Article Publish Status: FREE
Abstract Title:

Exercise training improves endothelial function in young prehypertensives.

Abstract Source:

Exp Biol Med (Maywood). 2013 Apr ;238(4):433-41. PMID: 23760009

Abstract Author(s):

Darren T Beck, Darren P Casey, Jeffrey S Martin, Blaze D Emerson, Randy W Braith

Article Affiliation:

Darren T Beck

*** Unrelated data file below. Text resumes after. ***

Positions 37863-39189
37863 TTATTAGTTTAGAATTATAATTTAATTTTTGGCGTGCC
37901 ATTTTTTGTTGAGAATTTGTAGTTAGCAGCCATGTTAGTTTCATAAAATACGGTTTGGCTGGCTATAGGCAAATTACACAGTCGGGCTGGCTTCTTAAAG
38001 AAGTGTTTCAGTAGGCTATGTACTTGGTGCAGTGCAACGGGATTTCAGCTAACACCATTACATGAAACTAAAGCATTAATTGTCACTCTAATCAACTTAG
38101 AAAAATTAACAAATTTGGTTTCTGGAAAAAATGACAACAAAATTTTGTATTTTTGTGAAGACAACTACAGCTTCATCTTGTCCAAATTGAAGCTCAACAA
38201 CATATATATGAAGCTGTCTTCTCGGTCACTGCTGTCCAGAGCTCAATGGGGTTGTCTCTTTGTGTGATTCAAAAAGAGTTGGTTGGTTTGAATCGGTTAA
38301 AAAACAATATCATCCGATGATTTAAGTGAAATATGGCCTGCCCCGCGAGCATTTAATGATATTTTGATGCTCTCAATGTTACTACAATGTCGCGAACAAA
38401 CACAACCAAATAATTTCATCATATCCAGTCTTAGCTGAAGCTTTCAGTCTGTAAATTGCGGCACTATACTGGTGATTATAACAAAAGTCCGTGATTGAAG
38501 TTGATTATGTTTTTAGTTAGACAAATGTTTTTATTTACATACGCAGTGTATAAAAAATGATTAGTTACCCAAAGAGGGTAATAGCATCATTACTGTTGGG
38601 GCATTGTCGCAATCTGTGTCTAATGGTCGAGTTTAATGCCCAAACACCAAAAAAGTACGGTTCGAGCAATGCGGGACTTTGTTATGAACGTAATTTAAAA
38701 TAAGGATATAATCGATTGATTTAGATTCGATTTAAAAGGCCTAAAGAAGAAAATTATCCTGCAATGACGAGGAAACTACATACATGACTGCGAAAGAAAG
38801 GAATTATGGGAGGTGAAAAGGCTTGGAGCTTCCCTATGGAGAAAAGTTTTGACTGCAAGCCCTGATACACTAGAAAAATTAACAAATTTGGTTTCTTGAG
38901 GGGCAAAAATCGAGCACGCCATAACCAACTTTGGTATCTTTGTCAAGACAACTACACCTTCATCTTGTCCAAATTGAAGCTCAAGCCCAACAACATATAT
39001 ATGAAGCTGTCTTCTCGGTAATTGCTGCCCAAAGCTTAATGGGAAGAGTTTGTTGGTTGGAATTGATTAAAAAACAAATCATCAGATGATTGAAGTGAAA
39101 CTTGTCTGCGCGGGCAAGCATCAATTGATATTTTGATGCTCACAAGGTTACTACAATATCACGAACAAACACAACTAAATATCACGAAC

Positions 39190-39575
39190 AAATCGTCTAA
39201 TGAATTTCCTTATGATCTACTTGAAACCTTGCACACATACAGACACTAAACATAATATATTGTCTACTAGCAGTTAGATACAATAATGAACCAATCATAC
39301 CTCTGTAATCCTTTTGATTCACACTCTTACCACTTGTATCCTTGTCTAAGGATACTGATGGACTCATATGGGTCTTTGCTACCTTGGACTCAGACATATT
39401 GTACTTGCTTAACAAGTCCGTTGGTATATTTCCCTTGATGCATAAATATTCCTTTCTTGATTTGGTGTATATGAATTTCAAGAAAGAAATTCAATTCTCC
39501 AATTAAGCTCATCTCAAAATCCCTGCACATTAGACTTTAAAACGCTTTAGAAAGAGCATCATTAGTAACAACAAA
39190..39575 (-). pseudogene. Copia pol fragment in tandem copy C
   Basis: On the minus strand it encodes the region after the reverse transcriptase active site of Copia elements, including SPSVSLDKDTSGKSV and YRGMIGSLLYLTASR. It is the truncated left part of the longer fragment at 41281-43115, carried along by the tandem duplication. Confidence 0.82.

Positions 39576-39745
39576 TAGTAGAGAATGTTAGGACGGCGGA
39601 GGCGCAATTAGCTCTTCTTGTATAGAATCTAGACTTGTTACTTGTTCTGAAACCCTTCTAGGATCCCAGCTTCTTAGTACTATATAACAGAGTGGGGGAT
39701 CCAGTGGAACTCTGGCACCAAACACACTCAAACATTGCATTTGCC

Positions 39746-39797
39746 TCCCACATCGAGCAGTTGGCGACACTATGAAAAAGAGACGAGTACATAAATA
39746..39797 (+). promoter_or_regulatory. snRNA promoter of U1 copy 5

Prehypertensives exhibit marked endothelial dysfunction, a risk factor for future cardiovascular morbidity and mortality. However, the ability of exercise to ameliorate endothelial dysfunction in prehypertensives is grossly underinvestigated. This prospective randomized and controlled study examined the separate effects of resistance and endurance training on conduit artery endothelial function in young prehypertensives. Forty-three unmedicated prehypertensive (systolic blood pressure [SBP]=120-139 mmHg; diastolic blood pressure [DBP]=80-89 mmHg) but otherwise healthy men and women and 15 normotensive matched time-controls (NMTC); n = 15) between 18 and 35 y of age met screening requirements and participated in the study. Prehypertensive subjects were randomly assigned to either a resistance exercise training (PHRT; n = 15), endurance exercise training (PHET; n = 13) or time-control group (PHTC; n = 15). The treatment groups performed exercise training three days per week for eight weeks. The control groups did not initiate exercise programs throughout the study. Flow mediated dilation (FMD) of the brachial artery, biomarkers of enodothelial function and peripheral blood pressure were evaluated before and after exercise intervention or time-matched control. PHRT and PHET reduced resting SBP (9.6± 3.6 and 11.9 ± 3.4 mmHg, respectively; P<0.05) and DBP (8.0± 5.1 and 7.2 ± 3.4 mmHg, respectively; P<0.05). Exercise training improved brachial artery FMD absolute diameter, percent dilation and normalized percent dilation by 30%, 34% and 19% for PHRT, P<0.05; and by 54%, 63% and 75% for PHET, P<0.05; respectively. PHRT and PHET increased plasma concentrations of 6-keto prostaglandin F1α (19% and 22%, respectively; P<0.05), NO x (19% and 23%, respectively; P<0.05), and reduced endothelin-1 by (16% and 24%, respectively; P<0.01). This study provides novel evidence that resistance and endurance exercise separately have beneficial effects on resting peripheral blood pressure, brachial artery FMD and endothelial-derived vasoactive agents in young prehypertensives.

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